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AS and A Level: F. Scott Fitzgerald

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  • Marked by Teachers essays 6
  • Peer Reviewed essays 6
  1. Social Stratification in "The Great Gatsby".

    They both exude a sense of material success and pleasures, habits which are common to both. On the other hand, Valley of Ashes is s stark dark contrast to both east and west egg. Fitzgerald has depicted social stratification through the contrast of the habits and attitudes the rich (East/West Egg)

    • Word count: 416

Conclusion analysis

Good conclusions usually refer back to the question or title and address it directly - for example by using key words from the title.
How well do you think these conclusions address the title or question? Answering these questions should help you find out.

  1. Do they use key words from the title or question?
  2. Do they answer the question directly?
  3. Can you work out the question or title just by reading the conclusion?
  • Discuss the presentation of Gatsby's character through Carraway's narrative perspective

    "In conclusion, Gatsby is presented by Carraway's Narrative Perspective as being an isolated figure, who is initially shrouded in mystery, which soon fades, leaving the hollow, superficial nature of Gatsby exposed to Carraway and reader alike. The narrative then reveals that in fact Gatsby's wealth, although acquired through shady deals during the Prohibition, was all done in pursuit of Daisy. This infatuation is presented by Carraway's narrative as Gatsby being a 'man in love' who 'came alive' in his love for Daisy. However, whether or not his pursuit of Daisy is true love is questionable. It is certain that Carraway admires, even idolises Gatsby, despite his reservations, because of something 'beautiful' he sees about Gatsby. Harry Dayantis"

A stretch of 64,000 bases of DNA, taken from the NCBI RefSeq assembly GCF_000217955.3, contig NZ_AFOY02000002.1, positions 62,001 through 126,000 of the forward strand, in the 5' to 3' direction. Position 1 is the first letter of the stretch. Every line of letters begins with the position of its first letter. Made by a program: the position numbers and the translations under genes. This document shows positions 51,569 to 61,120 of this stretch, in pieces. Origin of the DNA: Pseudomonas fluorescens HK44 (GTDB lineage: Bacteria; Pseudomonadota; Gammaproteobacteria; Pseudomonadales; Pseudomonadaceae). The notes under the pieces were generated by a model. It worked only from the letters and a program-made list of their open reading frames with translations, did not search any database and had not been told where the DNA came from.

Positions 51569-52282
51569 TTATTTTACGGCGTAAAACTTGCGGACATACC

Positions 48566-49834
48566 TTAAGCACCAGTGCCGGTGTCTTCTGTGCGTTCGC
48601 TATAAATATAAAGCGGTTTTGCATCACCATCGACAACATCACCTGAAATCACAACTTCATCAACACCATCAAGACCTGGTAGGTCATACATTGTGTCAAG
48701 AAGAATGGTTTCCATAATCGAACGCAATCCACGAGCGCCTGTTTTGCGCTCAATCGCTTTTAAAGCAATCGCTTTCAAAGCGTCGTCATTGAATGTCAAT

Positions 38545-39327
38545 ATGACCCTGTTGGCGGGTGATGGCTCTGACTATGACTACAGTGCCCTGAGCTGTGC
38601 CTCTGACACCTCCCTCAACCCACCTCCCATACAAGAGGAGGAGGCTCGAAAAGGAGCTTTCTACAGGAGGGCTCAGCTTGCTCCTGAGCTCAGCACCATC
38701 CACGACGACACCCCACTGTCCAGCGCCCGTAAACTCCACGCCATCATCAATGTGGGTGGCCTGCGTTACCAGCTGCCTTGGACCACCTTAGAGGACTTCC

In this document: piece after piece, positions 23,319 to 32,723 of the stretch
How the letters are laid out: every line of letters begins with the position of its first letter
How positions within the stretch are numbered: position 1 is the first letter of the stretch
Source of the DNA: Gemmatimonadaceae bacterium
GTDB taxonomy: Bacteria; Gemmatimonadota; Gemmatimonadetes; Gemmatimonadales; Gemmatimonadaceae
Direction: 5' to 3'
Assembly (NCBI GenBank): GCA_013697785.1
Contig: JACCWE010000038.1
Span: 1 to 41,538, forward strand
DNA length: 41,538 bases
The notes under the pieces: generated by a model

• To what extent and in what ways is Fitzgerald purely critical of Gatsby?

    "Due to Fitzgerald's seeming disregard for Daisy in the novel, I believe that he is critical of Gatsby's dream to be with her. However, I believe the other aspects of his presentation linking to dreams in a wider context prevent this view from seeming as if he is purely critical of it - the way that he suggests dreams are important to human nature and separate Gatsby from the crowd imply that Fitzgerald finds dreaming admirable, to an extent. For him to be purely critical I believe that he would have to feel purely critical of dreaming in general, which I believe not to be the case. Therefore, I believe the conclusion that Fitzgerald is critical to an extent is far more feasible and takes into account the more positive aspects of dreaming that he seems to incorporate and believe in."

  • Discuss the presentation of Gatsby's character through Carraway's narrative perspective

    "In conclusion, Gatsby is presented by Carraway's Narrative Perspective as being an isolated figure, who is initially shrouded in mystery, which soon fades, leaving the hollow, superficial nature of Gatsby exposed to Carraway and reader alike. The narrative then reveals that in fact Gatsby's wealth, although acquired through shady deals during the Prohibition, was all done in pursuit of Daisy. This infatuation is presented by Carraway's narrative as Gatsby being a 'man in love' who 'came alive' in his love for Daisy. However, whether or not his pursuit of Daisy is true love is questionable. It is certain that Carraway admires, even idolises Gatsby, despite his reservations, because of something 'beautiful' he sees about Gatsby."

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